As ever, the wait for the end-of-year lists of favourite plays and performances has to continue until I’ve actually stopped seeing theatre in 2017. But in the meantime, here’s a list of 11 of my top moments in a theatre in 2017, the things that first pop into my mind when someone says ‘what did you enjoy this year’. For reference, here’s my 2016 list, 2015 list and 2014 list.
Continue reading “11 of my top moments in a theatre in 2017”
At last – everyone will be talking about Everybody’s Talking About Jamie as it struts in the West End in fine form
“Go give the boys boners they won’t know what to do with”
When Everybody’s Talking About Jamie made its debut in Sheffield earlier this year (here’s my review), hopes were high for a transfer, the news of which took a little time to be confirmed, leaving me worried it would suffer the fate of the gorgeous Flowers for Mrs Harris. But this sparkling new show has arrived in the West End and now sits on Shaftesbury Avenue at the Apollo as a proud piece of new British musical theatre and an equally proud piece of LGBT+ storytelling.
Written by Dan Gillespie Sells (music) and Tom MacRae (book and lyric) and adapted from a BBC documentary, Jamie casts off the archetypal coming out and gay bashing stories (though not completely ignoring them) in favour of a main narrative about an out and proud teen who is insistent that he’s going to his high school prom in drag but only belatedly coming to realise that his determination to be fierce has consequences for those who love him. Continue reading “Review: Everybody’s Talking About Jamie, Apollo”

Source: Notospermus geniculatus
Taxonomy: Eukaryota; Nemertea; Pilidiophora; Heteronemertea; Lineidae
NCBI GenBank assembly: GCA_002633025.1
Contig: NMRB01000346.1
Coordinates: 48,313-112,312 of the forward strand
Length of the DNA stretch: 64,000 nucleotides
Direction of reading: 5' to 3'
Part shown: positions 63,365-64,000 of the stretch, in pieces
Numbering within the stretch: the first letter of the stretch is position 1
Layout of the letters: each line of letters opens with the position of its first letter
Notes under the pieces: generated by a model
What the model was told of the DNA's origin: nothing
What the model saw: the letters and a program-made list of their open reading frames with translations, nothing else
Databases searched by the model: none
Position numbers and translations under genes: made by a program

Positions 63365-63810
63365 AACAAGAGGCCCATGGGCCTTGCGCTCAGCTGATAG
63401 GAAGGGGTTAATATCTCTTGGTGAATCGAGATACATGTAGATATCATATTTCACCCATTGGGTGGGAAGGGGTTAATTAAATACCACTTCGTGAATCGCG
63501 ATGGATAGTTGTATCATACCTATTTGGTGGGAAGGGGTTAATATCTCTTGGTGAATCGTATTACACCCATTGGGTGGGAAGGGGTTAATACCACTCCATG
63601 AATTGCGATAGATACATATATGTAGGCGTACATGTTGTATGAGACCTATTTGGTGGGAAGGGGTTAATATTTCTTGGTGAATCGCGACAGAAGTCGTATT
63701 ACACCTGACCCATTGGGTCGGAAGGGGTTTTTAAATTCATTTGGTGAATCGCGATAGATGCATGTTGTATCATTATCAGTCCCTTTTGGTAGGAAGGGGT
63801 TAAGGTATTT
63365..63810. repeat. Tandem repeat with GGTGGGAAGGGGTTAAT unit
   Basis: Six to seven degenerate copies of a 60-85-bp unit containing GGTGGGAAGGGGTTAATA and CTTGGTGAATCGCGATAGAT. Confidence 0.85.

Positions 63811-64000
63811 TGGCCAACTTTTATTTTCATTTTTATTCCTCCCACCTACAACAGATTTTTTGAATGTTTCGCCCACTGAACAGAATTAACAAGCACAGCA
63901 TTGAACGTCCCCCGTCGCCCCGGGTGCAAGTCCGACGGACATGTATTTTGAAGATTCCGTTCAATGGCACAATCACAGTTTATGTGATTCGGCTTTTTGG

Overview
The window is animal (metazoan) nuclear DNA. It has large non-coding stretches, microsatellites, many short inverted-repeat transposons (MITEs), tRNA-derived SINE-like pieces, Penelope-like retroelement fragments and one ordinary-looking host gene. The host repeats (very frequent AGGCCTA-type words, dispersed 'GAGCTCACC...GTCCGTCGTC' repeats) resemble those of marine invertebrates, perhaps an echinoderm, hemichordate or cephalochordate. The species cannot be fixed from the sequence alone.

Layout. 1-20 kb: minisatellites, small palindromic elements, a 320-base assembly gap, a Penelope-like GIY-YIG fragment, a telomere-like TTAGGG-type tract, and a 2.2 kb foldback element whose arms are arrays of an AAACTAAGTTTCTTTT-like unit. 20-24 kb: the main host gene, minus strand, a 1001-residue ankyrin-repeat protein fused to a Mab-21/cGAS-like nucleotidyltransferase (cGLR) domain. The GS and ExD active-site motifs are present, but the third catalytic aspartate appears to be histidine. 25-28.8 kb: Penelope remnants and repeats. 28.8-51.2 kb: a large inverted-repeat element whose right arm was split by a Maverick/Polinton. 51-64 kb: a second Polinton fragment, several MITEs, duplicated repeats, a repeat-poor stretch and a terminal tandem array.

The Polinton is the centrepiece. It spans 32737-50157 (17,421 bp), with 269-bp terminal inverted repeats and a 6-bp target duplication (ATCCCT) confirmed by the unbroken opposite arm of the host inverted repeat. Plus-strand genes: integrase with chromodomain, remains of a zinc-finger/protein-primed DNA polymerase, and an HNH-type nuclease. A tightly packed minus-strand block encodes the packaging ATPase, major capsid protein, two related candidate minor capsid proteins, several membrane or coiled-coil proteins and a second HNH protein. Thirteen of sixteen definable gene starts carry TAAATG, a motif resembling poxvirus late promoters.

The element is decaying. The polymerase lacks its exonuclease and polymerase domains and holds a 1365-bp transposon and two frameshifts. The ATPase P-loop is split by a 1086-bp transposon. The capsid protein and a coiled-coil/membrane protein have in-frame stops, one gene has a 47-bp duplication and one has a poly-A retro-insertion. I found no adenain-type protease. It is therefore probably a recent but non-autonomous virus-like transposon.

Episodes, in order of preference
World Enough and Time
The Doctor Falls
The Eaters of Light
Empress of Mars
The Pyramid at the End of the World
The Lie of the Land
Top 5 guest spots
1 David Suchet’s Landlord was as perfectly written a character as befits one of our more superior actors
2 Regular readers will know I’m a big fan of Kieran Bew and his astronaut in Oxygen was no exception
3 Nicholas Burns‘ malevolent Sutcliffe was a delightfully Dickensian villain
4 Another theatrical delight of mine is Anthony Calf, impressive as the pseudo-Victorian Godsacre
5 Rebecca Benson’s young Pict impressively led The Eaters of Light from the front, a perfect vessel for Rona Munro’s vision
Michelle Gomez’s Missy has been a brilliant breath of fresh air and whilst her decision to follow Moffat and Capaldi out the door is understandable, it isn’t any less disappointing. And perhaps the timey-wimeyness of the circumstances around her passing mean that maybe this isn’t the last we see of her…
Most wasted guest actor
I don’t what I expected from the reliably excellent Samantha Spiro in Doctor Who but I didn’t get it from her part in The Doctor Falls.
Gay agenda rating
With Bill onboard, A+!